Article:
A hidden paradise with affordable prices

NEIGHBORHOOD PROFILE

Lake-Evesham folks like the good life there, and so do house-hunters

May 26, 2002|By Charles Cohen | Charles Cohen,SPECIAL TO THE SUN

Before their marriage 14 years ago, Andre and Debbie Jones remember, they had a slight issue to overcome. They knew they would be moving in together, of course, but the question was where.

Andre Jones was happy with his townhouse in Woodlawn. Debbie Jones was comfortable with her rented house in Ridgely's Delight.

Something had to give.

"I wouldn't live in the country, and he wouldn't move anywhere there were alleys with rats and where there were buses that shook the windows," she said.

Fortunately they found common ground in Lake-Evesham.

Just west of York Road and north of Northern Parkway, Lake-Evesham is a tree-lined paradise that draws much of its charm from remaining hidden. Technically, Lake-Evesham is in the city. But many county neighborhoods should feel this bucolic with its collection of trees and bungalows and Dutch Colonials on a patchwork of lawns and thick trees.

Lake-Evesham's very name, drawn from two neighborhood streets, has more than likely prompted more than one visitor to attempt to hunt down a nonexistent body of water.

At one time the community was a part of Govans. But even then this plot of about 250 turn-of-the century homes distinguished itself with its remoteness. The lumpy asphalt roads of slender simple Victorians on Prescott Street, formerly known as a historic "all-black street" in an otherwise white neighborhood, gives the place its road-less-traveled feel.

Betty Hall, who has spent all of her 62 years on Prescott Street, unravels a past that would be more apropos to a rural crossroads village than to a city neighborhood. She talks about growing up down the street as a third-generation resident and of an uncle who went on to build more of the homes on the dead-end street, including the one in which she lives.

She talks of one women, who had the first car on the street and used to thrill the kids, and, with a laugh, she recalls the years of parties and picnics in her back yard.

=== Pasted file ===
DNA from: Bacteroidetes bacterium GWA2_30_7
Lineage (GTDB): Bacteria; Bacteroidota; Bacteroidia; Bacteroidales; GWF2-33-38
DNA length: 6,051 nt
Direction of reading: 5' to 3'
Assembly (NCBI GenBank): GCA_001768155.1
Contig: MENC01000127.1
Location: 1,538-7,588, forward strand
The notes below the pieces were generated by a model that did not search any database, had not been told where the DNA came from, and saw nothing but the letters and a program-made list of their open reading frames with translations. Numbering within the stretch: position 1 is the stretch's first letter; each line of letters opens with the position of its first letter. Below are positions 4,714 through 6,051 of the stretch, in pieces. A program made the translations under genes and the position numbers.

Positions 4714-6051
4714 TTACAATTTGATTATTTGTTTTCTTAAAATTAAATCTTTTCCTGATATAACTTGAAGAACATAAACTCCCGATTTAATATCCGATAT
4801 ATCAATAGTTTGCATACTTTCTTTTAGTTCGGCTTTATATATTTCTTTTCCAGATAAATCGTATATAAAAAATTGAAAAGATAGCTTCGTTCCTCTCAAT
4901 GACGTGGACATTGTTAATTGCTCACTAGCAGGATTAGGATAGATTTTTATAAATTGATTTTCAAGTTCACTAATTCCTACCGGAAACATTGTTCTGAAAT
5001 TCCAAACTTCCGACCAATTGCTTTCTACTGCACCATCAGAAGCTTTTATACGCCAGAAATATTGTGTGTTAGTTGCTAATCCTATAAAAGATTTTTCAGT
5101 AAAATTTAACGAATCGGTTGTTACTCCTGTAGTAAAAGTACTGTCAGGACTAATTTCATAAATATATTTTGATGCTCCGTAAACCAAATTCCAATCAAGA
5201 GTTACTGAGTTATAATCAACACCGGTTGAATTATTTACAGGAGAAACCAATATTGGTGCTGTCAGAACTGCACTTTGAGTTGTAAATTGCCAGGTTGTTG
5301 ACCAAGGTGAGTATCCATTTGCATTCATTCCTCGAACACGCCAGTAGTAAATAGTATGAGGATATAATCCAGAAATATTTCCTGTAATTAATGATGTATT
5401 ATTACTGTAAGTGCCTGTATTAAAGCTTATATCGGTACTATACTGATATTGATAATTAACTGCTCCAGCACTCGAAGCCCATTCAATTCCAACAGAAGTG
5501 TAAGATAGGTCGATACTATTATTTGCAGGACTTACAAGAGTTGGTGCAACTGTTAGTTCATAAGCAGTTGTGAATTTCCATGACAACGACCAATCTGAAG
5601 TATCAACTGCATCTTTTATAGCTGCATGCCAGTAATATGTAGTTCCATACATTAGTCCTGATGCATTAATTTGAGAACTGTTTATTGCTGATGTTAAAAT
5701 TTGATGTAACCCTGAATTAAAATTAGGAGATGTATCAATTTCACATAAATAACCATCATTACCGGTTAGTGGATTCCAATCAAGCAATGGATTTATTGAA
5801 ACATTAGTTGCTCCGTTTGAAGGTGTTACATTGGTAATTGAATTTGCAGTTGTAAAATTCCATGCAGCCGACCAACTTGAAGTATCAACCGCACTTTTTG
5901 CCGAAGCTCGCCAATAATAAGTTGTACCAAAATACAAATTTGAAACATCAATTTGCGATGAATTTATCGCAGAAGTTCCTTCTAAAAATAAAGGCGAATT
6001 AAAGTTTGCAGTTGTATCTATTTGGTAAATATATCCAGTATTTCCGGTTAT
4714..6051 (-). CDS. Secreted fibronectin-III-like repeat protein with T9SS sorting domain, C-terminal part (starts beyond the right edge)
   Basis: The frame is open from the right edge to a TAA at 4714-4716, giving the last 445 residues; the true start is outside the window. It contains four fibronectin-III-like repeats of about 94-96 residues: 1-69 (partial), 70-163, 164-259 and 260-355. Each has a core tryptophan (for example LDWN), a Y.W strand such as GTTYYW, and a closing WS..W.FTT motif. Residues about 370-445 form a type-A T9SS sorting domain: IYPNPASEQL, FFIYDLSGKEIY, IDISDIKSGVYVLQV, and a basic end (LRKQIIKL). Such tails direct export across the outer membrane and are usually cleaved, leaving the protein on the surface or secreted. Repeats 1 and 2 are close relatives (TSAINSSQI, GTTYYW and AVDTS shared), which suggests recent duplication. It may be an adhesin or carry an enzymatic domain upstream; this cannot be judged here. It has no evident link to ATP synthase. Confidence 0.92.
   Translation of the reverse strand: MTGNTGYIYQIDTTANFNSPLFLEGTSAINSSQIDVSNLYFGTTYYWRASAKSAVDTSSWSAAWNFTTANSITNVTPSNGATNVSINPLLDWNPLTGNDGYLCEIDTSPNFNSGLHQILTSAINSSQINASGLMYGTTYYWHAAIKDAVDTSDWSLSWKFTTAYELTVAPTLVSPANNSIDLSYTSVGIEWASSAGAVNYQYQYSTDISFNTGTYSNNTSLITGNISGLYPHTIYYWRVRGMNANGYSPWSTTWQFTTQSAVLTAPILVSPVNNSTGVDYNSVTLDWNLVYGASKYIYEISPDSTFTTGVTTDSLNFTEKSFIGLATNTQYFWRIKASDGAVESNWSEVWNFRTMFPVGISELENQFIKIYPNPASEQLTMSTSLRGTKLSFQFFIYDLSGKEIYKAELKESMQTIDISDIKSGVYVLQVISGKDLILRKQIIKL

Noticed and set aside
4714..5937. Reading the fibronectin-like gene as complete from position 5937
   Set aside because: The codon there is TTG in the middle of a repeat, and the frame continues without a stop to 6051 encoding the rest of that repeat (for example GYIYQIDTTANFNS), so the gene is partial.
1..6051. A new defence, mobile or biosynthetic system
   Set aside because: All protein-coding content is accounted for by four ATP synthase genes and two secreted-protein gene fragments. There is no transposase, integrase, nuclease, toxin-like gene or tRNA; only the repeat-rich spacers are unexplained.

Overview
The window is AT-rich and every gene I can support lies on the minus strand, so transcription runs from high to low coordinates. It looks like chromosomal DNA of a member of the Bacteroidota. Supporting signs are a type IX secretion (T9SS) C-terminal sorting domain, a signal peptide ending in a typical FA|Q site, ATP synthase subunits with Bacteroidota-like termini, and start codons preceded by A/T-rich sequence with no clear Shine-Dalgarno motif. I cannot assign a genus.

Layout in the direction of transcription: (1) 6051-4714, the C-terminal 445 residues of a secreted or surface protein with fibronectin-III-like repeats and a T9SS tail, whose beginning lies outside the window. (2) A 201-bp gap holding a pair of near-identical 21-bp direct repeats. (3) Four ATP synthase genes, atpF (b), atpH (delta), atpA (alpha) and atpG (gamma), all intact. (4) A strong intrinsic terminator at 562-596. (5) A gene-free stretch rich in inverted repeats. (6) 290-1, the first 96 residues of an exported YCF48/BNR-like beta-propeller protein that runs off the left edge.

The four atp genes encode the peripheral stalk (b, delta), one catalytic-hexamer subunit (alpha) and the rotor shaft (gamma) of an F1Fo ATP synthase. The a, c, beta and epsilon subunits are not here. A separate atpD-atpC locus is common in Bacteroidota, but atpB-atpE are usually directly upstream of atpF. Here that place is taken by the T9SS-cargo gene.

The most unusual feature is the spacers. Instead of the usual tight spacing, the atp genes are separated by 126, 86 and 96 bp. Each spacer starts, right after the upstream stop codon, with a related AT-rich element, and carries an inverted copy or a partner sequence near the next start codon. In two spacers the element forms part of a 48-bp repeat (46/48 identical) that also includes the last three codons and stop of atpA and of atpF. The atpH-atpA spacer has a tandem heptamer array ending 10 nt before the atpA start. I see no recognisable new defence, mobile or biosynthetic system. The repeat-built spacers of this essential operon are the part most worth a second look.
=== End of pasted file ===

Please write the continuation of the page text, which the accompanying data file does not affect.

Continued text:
As Hall stands at her door, she sees a street on which many of the original residents have been replaced by newcomers. "I miss the old neighbors," she said. "We had a lot of characters on this street."

Debbie Jones also remembers old-time residents, such as the elderly man who would walk by her house daily, then pause, leaning on his cane, to present her son with a penny.

"I made an effort to talk to the older folks," she said. "That's what I loved when I moved in. On each side I was flanked by the elderly women."

Laura Ramsay, a real estate agent with Coldwell Banker Residential Brokerage and a resident, said the wood-frame housing stock, the Roland Park school district and the convenience to Interstate 83 have attracted people to the neighborhood. "It's almost a neighborhood that nobody knows about, and people like that," she said.

The past five years have seen an influx of young families.

There has been a baby boom in the neighborhood, and among those who have helped add to the population are Sam Stevenson and his wife, Melina Turtle, who traded in their Bolton Hill apartment for a Lake-Evesham home. Six years later, they have a 15-month and a 5-year-old. Living in Lake-Evesham has given them the option of sending their children to Roland Park Elementary-Middle School without having to confront soaring home prices such as are found nearby in Homeland, Guilford and Roland Park.

Stevenson, now president of the Lake-Evesham Community Association, said people are drawn to the growing young community with its growing network of youngsters and its neighborhood get-togethers such as a Mardi Gras party or the Father's Day ice cream social.

"We don't have trouble getting asking prices, and houses don't stay on the market long," he said. According to Ramsay, who has lived in the neighborhood since 1983, Lake-Evesham homes are on the market for an average of 10 days.

To hear Debbie Jones, who had thought of the city as an escape from her suburban youth in Stevensonville, talk about Lake-Evesham is to witness a transformation.

"I wouldn't want to live anywhere else," she said.

Lake-Evesham

ZIP code:21212

Commute to downtown Baltimore:15 minutes

Public schools: Roland Park Elementary and Middle, Northwestern High

Shopping:York Road Plaza, Belvedere Shopping Center, Alameda Shopping Center

Homes on market: 2

Average listing price:$184,167*

Average sale price:$182,211*

Average days on market:63*

Sale price as percentage of listing price:98.94%**Based on 18 sales during the past 12 months, compiled by Metropolitan Regional Information Systems Inc.

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